Published by Peter Martuneac

Marine, Boilermaker, husband and father. I'm here to share my thoughts on all things political or philosophical.

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4 Comments

  1. Of all the peoples in ‘The Lord of the Rings’, the Rohirrim are my favourite and its not only because I love horses. Their whole ethos from their nobility, honour, and fierce fighting spirit – which extends to their women – to their culture and language is very appealing.
    The visual team captured the look of Meduseld so well, and its perfect how they included horse carvings and designs around the building.
    One of my favourite scenes is when Gandalf calls Shadowfax; I was a little worried how well he’d translate from book to screen, but he looked as I pictured him.
    Another favourite – apart from the ones you’ve mentioned – is when Gandalf and Éomer appear with his éored at Helm’s Deep just as the sun is rising, blinding the enemy at just the right moment; no need for any magic, just great timing!
    Looking forward to your review of the last film 😊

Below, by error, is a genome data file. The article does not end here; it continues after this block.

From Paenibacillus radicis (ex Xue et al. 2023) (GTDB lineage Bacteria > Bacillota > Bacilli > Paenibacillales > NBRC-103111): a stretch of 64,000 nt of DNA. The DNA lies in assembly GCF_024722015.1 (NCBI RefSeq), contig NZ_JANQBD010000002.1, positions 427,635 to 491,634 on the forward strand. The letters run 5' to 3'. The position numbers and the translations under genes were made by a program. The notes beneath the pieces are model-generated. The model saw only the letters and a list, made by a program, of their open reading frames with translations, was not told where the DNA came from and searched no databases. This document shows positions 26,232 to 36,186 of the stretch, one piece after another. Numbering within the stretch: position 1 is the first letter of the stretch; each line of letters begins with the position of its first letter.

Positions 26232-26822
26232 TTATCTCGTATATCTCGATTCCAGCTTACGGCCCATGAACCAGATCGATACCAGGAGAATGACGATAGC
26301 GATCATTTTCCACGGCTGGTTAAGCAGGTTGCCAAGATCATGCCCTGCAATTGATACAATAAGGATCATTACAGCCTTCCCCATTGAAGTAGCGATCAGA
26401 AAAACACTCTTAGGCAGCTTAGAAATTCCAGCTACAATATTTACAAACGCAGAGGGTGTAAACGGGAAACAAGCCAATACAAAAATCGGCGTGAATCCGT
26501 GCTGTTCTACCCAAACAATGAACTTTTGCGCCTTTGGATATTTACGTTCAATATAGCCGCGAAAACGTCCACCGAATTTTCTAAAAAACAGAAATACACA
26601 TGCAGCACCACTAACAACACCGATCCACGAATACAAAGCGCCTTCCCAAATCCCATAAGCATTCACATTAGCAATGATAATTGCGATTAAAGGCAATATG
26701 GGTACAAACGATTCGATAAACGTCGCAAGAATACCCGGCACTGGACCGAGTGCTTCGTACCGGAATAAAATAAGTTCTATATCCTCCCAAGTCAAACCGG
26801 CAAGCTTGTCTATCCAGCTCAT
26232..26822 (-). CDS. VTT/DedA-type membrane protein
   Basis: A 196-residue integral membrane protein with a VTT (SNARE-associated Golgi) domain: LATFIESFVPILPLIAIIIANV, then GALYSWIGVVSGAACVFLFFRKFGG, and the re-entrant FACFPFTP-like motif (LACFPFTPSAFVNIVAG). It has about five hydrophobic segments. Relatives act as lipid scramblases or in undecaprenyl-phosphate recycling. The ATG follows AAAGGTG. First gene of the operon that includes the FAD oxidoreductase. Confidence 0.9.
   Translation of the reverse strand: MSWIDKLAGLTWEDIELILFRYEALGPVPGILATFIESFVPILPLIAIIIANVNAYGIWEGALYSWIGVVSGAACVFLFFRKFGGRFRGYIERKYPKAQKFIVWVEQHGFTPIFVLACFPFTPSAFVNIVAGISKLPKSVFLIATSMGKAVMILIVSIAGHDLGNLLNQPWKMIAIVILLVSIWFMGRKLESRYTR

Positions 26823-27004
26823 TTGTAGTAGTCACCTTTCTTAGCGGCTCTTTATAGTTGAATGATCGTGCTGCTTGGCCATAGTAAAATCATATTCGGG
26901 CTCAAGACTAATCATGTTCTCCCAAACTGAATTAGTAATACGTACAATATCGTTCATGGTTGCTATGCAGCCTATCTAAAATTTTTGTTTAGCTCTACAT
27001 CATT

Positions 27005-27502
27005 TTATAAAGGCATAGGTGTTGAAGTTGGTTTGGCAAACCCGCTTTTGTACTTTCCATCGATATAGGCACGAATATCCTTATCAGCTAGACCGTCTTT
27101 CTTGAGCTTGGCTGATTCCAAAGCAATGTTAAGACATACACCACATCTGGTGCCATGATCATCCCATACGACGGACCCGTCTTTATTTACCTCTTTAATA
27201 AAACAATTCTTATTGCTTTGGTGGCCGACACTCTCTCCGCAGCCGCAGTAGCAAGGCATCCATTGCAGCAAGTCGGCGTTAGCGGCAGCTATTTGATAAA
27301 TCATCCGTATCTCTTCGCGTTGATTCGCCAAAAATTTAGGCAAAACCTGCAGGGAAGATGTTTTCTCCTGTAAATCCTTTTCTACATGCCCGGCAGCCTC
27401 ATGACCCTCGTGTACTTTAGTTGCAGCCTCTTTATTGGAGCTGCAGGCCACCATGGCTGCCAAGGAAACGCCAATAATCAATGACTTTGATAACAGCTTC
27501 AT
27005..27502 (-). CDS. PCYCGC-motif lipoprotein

Liked by 3 people

    1. I wholeheartedly agree, it was truly an immersive experience they created. It was easy to be swept away to Rohan, especially in the scenes set at the Golden Hall of Edoras.

      I agree, the Rohirrim charge at the end there was spectacular! I was going to write about it, but the Rohirrim charge at Pelennor Fields in the third movie is going to be talked about at length when I review it, and I didn’t want to overdo it haha!

      Liked by 2 people

      1. Surely the Rohirrim charge falls under the heading of ‘can’t have too much of a good thing’ 😉 but I know what you mean – that charge at Pelennor Fields NEEDS to be talked about! I like that you’ve added ‘at length’; really looking forward to your review! 😊

        Liked by 2 people